Since we know a downturn is coming around 2020, we should not underestimate the severity of this event. There are some corrective adjustments we can do now. Right now. Don’t wait until this event is almost upon us to start trying to hedge with your funds. When it does come, no one will ever see it coming in time. NO ONE. So preparation is the best policy. Get off TSP funds that are higher risk now and start getting to a place that will keep you safer if a downturn comes, big or small.
There are still some people who will go to the end of the limit and think they can time the hedge to their advantage. There are willing to risk they could get off the higher risk TSP funds in time, before the market downturn happens. There is nothing wrong if you are one of these people, but just remember, many people who try this strategy will lose a lot of money when the market downturns. Not all, but a lot of people. If the market does a hard downturn, don’t be surprised if you see 20%, 30% or 40% losses.
The same is true for those people who want to live in fear and put their money in the G Fund for the next 2 – 4 years. Again, we don’t know exactly when this will happen but you don’t want to be waiting unnecessarily for a long time to lose out on making a reasonable amount of gain from your TSP. You can be in a place that still protects you from large losses and still gets you a reasonable rate of return.
So my final idea is to try to get your TSP to funds that put you at about 5% - 7% for pre-retirement and 4% - 6% for post-retirement. The idea being that your TSP won’t get hit too hard either way. If we have a mild downturn, then you still make money. If we have a hard downturn, you don’t actually loose as much. These rates of return keep you in the average, so by definition, you don’t sway too much either way.
You can find these rates in an assortment of L Funds, depending on where you are in your retirement planning. If you still have a few years before retirement, the L 2020, or L 2030 is still appropriate. If you are ready to retire or just retired, you can be in the L 2020 or the L Income fund.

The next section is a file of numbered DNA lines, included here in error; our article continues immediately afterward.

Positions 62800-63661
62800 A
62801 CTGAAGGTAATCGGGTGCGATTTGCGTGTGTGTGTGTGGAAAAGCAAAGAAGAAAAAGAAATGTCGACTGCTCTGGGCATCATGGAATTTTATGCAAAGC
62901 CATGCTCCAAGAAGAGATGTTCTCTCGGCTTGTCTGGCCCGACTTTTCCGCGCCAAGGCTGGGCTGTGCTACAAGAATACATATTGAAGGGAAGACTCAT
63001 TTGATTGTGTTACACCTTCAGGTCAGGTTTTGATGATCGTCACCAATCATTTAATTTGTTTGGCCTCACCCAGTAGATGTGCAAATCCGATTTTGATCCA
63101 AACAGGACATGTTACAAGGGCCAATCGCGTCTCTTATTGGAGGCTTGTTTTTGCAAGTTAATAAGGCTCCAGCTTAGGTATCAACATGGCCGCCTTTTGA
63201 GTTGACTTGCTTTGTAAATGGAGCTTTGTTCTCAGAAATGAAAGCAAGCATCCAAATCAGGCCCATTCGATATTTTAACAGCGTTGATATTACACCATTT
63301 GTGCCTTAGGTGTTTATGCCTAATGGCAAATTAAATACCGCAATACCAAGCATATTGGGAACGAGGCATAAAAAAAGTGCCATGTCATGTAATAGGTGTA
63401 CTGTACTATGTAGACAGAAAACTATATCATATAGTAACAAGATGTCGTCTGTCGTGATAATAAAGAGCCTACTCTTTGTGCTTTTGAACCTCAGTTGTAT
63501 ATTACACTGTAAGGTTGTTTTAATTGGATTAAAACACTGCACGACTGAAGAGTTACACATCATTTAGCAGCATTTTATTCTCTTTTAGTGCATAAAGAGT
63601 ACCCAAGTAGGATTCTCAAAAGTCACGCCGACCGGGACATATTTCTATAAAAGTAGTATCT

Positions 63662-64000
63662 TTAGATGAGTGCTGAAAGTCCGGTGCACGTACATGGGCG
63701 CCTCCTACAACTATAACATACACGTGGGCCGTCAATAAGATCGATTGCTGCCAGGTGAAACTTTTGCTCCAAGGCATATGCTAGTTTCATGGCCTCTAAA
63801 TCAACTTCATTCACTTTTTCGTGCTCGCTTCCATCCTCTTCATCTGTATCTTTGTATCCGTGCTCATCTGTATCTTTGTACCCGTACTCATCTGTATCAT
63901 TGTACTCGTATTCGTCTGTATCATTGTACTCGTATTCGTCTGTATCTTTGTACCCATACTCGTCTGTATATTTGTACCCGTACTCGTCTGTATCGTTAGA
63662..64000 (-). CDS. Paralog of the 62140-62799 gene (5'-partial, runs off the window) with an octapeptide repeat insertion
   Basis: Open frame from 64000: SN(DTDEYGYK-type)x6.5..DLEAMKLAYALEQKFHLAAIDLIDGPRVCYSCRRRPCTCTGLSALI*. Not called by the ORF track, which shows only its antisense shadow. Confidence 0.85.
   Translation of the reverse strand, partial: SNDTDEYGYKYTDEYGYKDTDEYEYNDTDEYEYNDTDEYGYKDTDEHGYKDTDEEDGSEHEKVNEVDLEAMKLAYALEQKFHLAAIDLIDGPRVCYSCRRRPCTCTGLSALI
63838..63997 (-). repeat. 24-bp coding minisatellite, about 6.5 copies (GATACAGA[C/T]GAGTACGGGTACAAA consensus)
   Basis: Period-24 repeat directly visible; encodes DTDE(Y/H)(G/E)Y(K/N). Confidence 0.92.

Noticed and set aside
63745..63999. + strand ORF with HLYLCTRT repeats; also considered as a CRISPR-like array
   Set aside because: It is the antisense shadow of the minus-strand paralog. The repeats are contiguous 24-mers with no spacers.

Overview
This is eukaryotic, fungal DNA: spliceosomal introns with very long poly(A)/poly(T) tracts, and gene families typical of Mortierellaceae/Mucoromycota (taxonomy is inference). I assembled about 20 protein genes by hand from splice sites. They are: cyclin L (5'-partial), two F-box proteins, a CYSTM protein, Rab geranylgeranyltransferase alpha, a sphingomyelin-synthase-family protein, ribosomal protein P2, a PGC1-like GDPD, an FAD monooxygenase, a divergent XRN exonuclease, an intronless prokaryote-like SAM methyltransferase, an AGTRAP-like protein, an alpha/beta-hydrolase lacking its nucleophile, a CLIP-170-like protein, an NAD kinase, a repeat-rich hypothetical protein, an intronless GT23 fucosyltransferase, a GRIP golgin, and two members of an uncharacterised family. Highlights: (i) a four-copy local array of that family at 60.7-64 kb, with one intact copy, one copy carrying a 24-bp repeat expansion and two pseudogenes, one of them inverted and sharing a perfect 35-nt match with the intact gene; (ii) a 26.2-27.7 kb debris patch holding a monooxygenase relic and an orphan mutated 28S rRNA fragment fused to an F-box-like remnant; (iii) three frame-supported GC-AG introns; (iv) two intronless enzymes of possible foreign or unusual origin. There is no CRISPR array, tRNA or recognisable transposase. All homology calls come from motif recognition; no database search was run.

The main difference between the non-retired people and the retired people is that the non-retired people are (or should be) still contributing (hopefully to the max) to their TSP. This gives them an extra hedge against any market downturns.
The retired people are in a more delicate position. They are not making contributions into the TSP any longer, so they have to make sure they do not get hit with any severe market downturns. The only way to do this is to stay in a more conservative fund like the L 2020 or L Income fund. It could be a long time (or possibly never) before the retired people can build up their funds to where it is now if a severe market downturn happens and your funds were over exposed in a higher risk fund.
Remember, by this time in your new retired life (or very close to it), it’s not about making more money. It’s about protecting the money you have earned. You will still make money for the rest of your natural life, so that is not the issue.
Statistically, a market downturn is going to happen about every 5 to 10 years, so the idea is not to panic or worry about this. The idea is to keep yourself protected so that no matter how often or how bad these situations turn out, you are still in a good place for your retirement.